When contemplating a used Series 7 Myford its age is irrelevant (unless you require a particular specification); mechanical condition is everything and I have seen many machines over 70-years old that have had either so little use - or been so carefully taken care of - that they appear to be virtually "as-new". While late machines had their serial numbers stamped into the front of the bed, just to the right of the gap, earlier versions in a difficult-to-find location punched into the vertical way on the rear of the bed at its tailstock end. If you can find a good-condition ML7, especially one with the original bed machining marks intact and wearing its maker's paint, it will represent tremendous value for money. In addition, even if the machine shows signs of careless use, most mechanical spares are available direct from the factory (or their successors) to restore it to "as-new" condition. With the removal from the spares-counter of the teenage girl, it was even possible (when the long-serving works manager Malcolm Townsend was in charge) to talk to somebody who knew the lathe intimately. Don't be tempted to make or modify parts yourself - use original components and preserve the authentic look and feel of the machine - this will not only enhance its value, but also make using it a much more secure and enjoyable activity. Many an enthusiast has found that buying a well-worn machine and restoring it to useable condition is a fascinating exercise that demands the application of numerous skills to produce a useful (and valuable) end product.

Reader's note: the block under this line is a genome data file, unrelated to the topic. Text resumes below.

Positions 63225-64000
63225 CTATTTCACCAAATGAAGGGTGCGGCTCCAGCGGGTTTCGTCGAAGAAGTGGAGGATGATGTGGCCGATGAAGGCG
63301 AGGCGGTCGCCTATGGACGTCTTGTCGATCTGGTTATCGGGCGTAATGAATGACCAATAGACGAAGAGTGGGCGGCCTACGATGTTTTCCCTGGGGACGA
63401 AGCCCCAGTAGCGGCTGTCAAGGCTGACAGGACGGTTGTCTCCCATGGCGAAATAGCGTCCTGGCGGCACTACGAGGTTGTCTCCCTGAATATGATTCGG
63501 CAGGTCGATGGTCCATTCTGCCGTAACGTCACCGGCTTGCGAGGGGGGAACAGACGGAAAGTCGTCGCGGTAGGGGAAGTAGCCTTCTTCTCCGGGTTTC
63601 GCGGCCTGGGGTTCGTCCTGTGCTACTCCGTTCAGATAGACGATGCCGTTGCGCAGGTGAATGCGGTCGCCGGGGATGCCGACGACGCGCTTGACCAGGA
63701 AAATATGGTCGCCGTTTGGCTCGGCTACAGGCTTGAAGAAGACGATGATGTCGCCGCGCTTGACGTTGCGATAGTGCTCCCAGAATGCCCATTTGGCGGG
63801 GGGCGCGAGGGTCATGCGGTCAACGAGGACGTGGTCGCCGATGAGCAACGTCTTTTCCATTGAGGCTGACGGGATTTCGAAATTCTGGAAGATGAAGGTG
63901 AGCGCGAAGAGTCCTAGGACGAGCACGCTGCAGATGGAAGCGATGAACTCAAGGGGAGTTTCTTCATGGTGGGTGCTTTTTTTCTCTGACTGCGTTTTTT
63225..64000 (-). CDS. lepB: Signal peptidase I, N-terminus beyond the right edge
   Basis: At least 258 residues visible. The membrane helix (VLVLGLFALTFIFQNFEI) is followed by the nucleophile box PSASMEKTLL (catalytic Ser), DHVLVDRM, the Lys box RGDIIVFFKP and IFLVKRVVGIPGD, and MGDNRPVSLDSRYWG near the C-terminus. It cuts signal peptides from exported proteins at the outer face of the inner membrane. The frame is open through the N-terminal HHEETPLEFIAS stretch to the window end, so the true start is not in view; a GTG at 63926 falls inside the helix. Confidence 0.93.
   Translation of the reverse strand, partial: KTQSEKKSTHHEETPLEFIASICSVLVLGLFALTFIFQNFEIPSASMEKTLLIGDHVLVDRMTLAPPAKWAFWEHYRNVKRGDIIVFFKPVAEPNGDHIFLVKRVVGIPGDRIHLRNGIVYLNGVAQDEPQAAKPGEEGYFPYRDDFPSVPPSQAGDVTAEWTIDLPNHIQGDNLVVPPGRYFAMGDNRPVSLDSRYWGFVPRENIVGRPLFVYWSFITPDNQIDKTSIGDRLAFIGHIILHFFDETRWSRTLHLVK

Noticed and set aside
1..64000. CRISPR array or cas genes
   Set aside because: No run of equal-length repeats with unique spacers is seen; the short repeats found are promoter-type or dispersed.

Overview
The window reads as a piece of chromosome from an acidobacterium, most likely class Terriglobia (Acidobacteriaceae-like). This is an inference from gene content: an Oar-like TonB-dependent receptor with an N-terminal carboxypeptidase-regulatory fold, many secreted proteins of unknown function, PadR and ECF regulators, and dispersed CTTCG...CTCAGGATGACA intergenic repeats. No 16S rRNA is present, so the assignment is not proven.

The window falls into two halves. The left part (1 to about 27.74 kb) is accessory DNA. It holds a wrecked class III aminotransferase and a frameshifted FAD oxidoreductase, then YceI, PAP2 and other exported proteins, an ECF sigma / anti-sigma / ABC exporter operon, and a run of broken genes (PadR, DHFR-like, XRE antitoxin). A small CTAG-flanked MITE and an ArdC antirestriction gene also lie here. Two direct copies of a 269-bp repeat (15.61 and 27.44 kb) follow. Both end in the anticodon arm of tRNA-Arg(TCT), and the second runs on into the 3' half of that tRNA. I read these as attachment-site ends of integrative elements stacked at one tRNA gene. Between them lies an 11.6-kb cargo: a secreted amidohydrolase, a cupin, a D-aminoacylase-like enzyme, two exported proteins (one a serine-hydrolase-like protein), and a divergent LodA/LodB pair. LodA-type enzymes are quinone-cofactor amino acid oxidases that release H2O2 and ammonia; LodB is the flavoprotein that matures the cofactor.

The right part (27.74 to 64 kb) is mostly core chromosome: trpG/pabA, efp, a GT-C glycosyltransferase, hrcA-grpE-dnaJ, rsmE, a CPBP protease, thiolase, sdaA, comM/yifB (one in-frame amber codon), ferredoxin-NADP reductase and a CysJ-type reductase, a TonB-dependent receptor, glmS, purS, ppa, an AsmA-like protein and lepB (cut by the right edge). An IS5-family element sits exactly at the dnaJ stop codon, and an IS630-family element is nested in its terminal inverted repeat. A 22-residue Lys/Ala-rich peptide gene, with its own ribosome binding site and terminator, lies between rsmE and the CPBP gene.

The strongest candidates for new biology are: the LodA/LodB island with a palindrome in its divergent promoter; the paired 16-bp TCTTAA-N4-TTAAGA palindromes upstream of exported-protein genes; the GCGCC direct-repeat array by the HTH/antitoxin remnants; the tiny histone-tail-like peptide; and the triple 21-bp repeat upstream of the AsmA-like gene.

It is much more difficult to find a good Super 7; competition for them is strong, which raises prices well above those of the ML7 - often twice as much, model for model; the ML7 really is the bargain version.
A selection of used Myford lathes can often be found for sale here and photographs of a superbly restored ML7 here